If you are not near Pittsburgh, then I would recommend reaching out to your local Power Bi group to see if they host or can create a similar event.
Payroll in January is the most havoc time of year. One common problem I see on the help desk in January is the 1095C printing a form for an employee that has not worked this year or has been inactive since before the current year.
To correct this there are two scripts to run. Both of these scripts are from Terry Heley’s ACA post which can be referenced here. In both scripts, please replace XXX for field YEAR1 with the current year.
This script will remove any employee without coverage for the year:
delete from upr10111
where (MonthofCost_1=’0′ AND MonthofCost_2=’0′ AND MonthofCost_3=’0′ AND MonthofCost_4=’0’and
MonthofCost_5=’0′ AND MonthofCost_6=’0′ AND MonthofCost_7=’0′ AND MonthofCost_8=’0′ AND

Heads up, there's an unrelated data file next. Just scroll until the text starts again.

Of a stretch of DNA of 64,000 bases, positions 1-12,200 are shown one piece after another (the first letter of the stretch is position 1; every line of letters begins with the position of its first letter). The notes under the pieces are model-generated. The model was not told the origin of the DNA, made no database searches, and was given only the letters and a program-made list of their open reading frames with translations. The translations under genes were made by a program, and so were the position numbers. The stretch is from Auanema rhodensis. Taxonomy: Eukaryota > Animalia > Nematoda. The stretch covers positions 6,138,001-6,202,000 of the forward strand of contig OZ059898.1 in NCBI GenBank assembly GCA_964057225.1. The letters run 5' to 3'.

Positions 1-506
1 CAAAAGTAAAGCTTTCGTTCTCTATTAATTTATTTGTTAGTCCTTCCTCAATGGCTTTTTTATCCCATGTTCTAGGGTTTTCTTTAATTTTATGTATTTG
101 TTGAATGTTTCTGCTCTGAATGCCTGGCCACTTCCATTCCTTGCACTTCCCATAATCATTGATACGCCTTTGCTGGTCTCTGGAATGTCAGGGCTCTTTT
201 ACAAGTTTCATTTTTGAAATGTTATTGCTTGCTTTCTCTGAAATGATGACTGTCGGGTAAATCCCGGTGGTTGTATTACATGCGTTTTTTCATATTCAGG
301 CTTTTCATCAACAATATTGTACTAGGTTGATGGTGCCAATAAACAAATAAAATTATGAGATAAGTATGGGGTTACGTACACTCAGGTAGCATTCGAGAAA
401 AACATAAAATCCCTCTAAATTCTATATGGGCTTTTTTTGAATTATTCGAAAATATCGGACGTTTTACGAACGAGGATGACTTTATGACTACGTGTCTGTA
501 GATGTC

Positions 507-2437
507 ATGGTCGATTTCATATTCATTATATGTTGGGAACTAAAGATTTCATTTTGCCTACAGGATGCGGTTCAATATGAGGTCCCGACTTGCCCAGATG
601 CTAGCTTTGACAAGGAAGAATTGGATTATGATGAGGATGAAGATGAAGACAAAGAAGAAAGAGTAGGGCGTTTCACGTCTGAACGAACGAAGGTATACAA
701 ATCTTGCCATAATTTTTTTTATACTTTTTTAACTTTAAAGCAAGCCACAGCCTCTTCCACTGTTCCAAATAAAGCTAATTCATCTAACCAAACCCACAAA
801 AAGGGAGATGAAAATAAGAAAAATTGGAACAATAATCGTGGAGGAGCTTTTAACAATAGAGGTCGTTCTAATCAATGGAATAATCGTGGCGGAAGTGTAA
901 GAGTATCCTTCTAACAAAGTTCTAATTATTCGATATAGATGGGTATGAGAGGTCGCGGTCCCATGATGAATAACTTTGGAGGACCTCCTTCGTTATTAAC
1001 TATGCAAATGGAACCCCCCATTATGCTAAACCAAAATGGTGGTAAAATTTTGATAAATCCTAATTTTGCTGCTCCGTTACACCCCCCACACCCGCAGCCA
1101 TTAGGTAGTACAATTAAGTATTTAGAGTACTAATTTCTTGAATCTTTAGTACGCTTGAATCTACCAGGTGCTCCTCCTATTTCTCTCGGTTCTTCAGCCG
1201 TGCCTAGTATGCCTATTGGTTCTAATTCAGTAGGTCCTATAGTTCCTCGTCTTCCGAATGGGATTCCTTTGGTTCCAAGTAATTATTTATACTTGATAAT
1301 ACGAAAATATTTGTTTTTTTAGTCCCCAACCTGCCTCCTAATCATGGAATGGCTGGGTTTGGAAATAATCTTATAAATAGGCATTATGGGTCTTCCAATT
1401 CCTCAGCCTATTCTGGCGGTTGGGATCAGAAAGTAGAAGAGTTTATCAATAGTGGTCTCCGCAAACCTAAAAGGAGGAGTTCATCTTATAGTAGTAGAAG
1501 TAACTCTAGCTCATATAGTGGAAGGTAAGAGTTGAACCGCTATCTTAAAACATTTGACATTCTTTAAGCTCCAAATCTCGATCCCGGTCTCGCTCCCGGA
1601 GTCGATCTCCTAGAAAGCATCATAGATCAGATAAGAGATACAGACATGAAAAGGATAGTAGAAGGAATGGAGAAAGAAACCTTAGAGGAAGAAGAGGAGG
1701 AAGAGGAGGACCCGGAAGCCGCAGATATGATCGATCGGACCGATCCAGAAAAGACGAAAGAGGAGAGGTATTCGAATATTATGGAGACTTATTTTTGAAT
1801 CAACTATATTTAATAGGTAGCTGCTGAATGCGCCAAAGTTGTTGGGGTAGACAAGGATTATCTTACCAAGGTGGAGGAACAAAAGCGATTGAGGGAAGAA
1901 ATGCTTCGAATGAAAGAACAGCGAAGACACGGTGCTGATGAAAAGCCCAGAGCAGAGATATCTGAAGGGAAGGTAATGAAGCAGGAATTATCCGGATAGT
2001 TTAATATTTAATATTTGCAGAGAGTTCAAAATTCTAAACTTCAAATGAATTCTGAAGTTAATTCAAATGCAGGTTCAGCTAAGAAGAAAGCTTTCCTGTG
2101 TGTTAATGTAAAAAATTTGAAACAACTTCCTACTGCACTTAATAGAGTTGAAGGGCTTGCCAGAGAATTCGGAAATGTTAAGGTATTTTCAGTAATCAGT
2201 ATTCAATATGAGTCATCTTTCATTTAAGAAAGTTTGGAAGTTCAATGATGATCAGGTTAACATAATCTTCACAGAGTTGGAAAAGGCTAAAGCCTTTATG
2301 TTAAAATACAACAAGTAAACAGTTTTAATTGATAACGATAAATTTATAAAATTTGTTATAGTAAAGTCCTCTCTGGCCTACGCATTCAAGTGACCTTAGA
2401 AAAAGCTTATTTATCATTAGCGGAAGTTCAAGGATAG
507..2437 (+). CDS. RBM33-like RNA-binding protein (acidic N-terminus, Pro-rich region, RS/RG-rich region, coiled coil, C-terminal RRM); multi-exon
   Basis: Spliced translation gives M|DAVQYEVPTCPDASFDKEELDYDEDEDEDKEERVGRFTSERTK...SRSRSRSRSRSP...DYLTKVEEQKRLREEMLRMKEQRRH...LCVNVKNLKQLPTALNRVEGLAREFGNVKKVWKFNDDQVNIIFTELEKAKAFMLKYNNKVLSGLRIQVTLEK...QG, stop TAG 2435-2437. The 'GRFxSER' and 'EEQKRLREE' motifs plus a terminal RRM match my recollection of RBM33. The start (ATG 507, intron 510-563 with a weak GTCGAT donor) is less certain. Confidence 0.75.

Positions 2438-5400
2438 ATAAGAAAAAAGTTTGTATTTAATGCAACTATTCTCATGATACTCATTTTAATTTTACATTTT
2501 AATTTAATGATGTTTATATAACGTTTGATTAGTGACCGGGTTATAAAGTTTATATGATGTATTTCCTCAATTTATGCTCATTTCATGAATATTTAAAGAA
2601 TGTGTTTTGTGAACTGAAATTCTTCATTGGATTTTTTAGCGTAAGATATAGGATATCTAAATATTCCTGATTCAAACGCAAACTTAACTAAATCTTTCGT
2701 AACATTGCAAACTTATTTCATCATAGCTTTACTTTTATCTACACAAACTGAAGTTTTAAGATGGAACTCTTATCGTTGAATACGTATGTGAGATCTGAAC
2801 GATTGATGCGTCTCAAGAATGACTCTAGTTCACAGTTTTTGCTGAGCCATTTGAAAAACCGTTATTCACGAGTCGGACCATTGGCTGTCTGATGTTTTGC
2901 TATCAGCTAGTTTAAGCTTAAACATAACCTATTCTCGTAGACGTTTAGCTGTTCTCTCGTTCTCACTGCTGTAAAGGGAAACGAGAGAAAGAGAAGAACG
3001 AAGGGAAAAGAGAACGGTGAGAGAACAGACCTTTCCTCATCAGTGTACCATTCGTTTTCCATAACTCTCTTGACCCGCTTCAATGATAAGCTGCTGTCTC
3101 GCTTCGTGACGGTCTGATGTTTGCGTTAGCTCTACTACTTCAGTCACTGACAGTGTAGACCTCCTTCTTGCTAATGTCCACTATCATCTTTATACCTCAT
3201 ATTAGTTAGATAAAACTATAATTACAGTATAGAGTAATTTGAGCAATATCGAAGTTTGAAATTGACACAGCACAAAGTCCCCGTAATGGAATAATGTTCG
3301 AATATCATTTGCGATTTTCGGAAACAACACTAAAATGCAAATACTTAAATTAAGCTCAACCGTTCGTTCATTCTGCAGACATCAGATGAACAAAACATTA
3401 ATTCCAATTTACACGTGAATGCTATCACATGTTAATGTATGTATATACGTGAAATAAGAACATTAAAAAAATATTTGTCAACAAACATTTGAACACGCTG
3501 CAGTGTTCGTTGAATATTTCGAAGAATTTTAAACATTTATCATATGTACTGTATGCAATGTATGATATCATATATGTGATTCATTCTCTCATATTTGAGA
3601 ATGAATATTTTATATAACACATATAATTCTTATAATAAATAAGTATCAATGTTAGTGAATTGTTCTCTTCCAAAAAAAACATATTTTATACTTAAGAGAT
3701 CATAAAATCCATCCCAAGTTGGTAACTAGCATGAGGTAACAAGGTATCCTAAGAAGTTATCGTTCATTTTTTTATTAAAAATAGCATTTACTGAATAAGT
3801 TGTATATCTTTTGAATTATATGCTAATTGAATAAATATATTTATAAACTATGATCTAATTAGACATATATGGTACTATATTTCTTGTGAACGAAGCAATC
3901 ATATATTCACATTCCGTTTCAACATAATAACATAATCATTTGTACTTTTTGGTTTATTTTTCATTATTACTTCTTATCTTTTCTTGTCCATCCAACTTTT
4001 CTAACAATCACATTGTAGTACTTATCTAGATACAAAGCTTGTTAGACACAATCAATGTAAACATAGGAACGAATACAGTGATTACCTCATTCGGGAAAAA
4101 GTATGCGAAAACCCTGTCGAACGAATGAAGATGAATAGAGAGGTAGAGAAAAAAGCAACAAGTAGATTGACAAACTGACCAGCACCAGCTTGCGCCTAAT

MonthofCost_9=’0′ AND MonthofCost_10=’0′ and MonthofCost_11=’0′ AND MonthofCost_12=’0′ AND
MonthofCoverage_1=’0′ and MonthofCoverage_2=’0′ and MonthofCoverage_3=’0′ and MonthofCoverage_4=’0’and
MonthofCoverage_5=’0′ AND MonthofCoverage_6=’0′ AND MonthofCoverage_7=’0′ AND MonthofCoverage_8=’0′ AND
MonthofCoverage_9=’0′ AND MonthofCoverage_10=’0′ AND MonthofCoverage_11=’0′ AND MonthofCoverage_12=’0′)
This script will need to have the year replaced in two places. This will delete users who are older than the current payroll year. For example , n 2016 you would replace the XX with 2016.
DELETE UPR10111 WHERE EMPLOYID IN (SELECT EMPLOYID FROM UPR00100 WHERE INACTIVE = ‘1’
AND DEMPINAC <= ‘XXX-01-01 00:00:00.000′) and YEAR1=’XXX’
What these scripts do is update the UPR10111 table where the wage file creates data for the 1095C and 1094C transmittal form.
This information can be found on Terry Heley’s Blog, the payroll ACA information can be found here. Her blog is an amazing source of information and I highly encourage everyone to check it out.
Disclaimer: Always run a new script in your test environment and run a good backup before you run any scripts that will delete or change data.